The tone of his letter was no less than she expected. “You seek to be rid of me? Have I not been your faithful lover as well as the father of your child? You tried to escape me once, do you not remember what happened? If you wish your Genovan to be safe, you must give him up, or face the consequences. You are mine, no one’s but mine, and I will not relinquish you. I will not hesitate to act if you insist upon acting on this folly. I was too late to prevent Father from issuing the bull that will permit you to marry him, but I will not stand idly by and let it happen.”

She crumpled the letter and threw it into the fire. No, Cesare, she thought, I will not let you control me, or intimidate me. You have held me in thrall long enough, now I am declaring myself free from you. I will do all I can to protect Raffaello from you. I am going to marry him and there is nothing you can do to stop me.

Lucrezia was growing healthier by the day, but Constanzia watched her carefully, knowing that except for a very few of her ladies, she was her only confidante. When, now not if, when she left, she worried that the homesickness that had plagued her cousin so badly would return.

Fortunately, the court of Ferrara was a lively one. As Lucrezia’s health returned she started taking up her duties as the future duchess. And while her husband like to occupy his time with visiting universities and his munitions factories, Lucrezia took part in the dancing, and musical perfomances to amuse herself, especially the dancing which she loved. She employed a dancing master, a music teacher, and hired musicians for a small orchestra. Alfonso would sometimes sit in and play the viol while she played her beloved harp—if they had little else in common at least they both loved music.

For Constanzia these were days of fear. Cesare was at the height of his power, it seemed, and his conquests were spreading beyond the Romagna. Though the Spanish or the French were occasionally to be seen in Genoa, Cesare had so far shown no signs of entering her beloved’s city.

She was hearing rumors about him, and some were not good. His relations with Louis, on whom he was still dependent on men for his army, was growing tenuous at times. Cesare was forgetting himself and who he owed much of his success and Louis was growing tired of him. He had also forbidden Charlotte D’Albret and her small daughter to join her husband, keeping them essentially hostage at the French court.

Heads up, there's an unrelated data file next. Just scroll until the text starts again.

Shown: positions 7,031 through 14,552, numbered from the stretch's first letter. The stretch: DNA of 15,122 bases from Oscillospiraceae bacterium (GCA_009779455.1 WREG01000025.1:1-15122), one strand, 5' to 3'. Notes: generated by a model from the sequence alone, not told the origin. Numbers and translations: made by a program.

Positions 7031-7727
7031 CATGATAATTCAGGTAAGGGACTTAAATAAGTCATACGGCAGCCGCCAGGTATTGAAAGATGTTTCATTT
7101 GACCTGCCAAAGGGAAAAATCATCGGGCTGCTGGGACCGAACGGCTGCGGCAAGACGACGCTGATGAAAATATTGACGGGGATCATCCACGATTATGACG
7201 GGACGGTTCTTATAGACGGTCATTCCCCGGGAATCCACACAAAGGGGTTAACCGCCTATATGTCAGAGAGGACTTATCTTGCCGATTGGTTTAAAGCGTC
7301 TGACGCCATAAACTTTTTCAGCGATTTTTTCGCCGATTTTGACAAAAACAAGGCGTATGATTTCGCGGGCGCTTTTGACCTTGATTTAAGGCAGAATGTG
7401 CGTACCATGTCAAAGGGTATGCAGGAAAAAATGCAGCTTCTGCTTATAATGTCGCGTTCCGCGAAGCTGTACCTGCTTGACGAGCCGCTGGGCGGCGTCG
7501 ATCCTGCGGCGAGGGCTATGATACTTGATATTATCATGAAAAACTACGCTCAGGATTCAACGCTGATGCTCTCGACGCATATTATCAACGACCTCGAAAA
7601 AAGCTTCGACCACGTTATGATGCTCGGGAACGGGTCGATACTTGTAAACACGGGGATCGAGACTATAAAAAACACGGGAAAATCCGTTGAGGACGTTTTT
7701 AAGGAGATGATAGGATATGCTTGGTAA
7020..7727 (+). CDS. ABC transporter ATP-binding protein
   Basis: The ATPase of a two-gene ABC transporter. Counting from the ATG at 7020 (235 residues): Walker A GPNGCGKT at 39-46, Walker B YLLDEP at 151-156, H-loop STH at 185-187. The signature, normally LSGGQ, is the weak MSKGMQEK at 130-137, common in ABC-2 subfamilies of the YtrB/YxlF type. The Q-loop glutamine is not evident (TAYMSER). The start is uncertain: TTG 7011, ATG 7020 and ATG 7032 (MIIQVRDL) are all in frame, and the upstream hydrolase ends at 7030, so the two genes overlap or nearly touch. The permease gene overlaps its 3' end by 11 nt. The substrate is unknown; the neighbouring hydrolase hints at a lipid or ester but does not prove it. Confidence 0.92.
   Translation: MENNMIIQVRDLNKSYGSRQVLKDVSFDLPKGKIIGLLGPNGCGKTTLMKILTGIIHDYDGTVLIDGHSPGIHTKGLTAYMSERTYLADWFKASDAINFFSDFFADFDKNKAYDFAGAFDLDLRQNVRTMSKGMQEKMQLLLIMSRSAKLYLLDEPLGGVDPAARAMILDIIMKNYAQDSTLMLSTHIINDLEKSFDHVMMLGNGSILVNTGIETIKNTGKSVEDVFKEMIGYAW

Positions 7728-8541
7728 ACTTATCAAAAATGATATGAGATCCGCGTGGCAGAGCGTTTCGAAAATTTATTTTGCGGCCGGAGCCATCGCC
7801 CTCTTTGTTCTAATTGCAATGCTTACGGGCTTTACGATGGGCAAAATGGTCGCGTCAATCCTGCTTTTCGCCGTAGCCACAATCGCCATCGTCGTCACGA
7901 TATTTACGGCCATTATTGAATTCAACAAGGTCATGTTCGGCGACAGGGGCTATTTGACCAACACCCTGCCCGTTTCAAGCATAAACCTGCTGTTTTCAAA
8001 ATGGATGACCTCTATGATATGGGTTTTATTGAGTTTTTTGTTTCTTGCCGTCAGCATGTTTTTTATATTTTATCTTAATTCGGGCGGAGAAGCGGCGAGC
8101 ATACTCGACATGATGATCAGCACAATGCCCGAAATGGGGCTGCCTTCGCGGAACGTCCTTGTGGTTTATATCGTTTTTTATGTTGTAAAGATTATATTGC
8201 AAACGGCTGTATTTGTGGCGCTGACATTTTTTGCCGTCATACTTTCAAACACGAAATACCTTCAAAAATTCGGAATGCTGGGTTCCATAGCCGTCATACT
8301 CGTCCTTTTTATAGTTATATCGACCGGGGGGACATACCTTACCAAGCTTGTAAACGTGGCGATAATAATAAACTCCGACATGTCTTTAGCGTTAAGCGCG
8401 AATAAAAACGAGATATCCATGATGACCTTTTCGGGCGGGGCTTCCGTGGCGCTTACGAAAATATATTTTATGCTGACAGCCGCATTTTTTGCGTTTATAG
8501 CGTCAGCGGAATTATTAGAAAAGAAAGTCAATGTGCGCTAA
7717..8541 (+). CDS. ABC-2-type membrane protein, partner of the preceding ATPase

One cold winter afternoon she sat with Lucrezia in her luxurious chambers. They were working on an altar cloth for the chapel, both she and Lucrezia were skilled at needlework and on during that blizzard that was blowing mercilessly, it was pleasant to sit in front of the fire and gossip idly about goings-on at court.

Constanzia put her needle down. “My dearest, I have not had a letter from Cesare in a while, have you heard anything from him. I’ve been told he’s campaigning through the winter, it seems he is not willing to allow himself or his men any relief.”

“No,” said Lucrezia slowly, “Now that you mention it, I haven’t. Papa receives dispatches from him, but even he complains that he does not know of his whereabouts. He hasn’t visited Rome in quite a while and Papa wants him to come home for the Christmas season if it is possible.”

“Lucrezia, do you know that Uncle told him of my betrothal to Raffaello? You know Uncle, he has an idle tongue and says whatever comes to his mind, whether it is prudent or not.”

“Constanzia, are you afraid of what he will do? He would have found out, you know, sooner or later. You are to be married in the spring, you could hardly expect to keep it secret for long.” She took a sip of wine and noticed the look of worry on her cousin’s face.

Constanzia drew a deep breath. “I am deathly afraid of what he might do. He did not hesitate to kill Calvino, what would stop him from having Raffaello killed if he makes up his mind to?

It’s as if he thinks he owns us, you and me. Alfonso is safe because the northern border of the Romagna is secured through your marriage. Genoa is rich and prosperous—what if he fancies taking control of all the Italian peninsula and establishing himself as king? Who would stop him? Certainly not your father, he is as power hungry as Cesare. As long as he has the support of the papacy there is nothing tSpo stop him. God help him if anything ever happens to your father.”

“Hush, Constanzia, don’t say that, don’t even dare to think it. Papa is barely sixty-five, surely he will live long enough to see Cesare achieve his dreams. I do not blame you for being afraid, but you must not give in to your fears. Calvino’s death is in the past, you must look forward to a future of happiness with your Raffaello. It is only the darkness of winter playing on your nerves, that’s all. When this blizzard lets up we will have sleigh rides and parties, you’ll feel better then, you’ll see.”

Constanzia resumed her needlework, but her mind did not rest. she remembered something Cesare had told her:

“I expect my love that I will die on the battlefield. You must promise me that you will be brave if that happens. I promise you, I will die with your name on my lips.”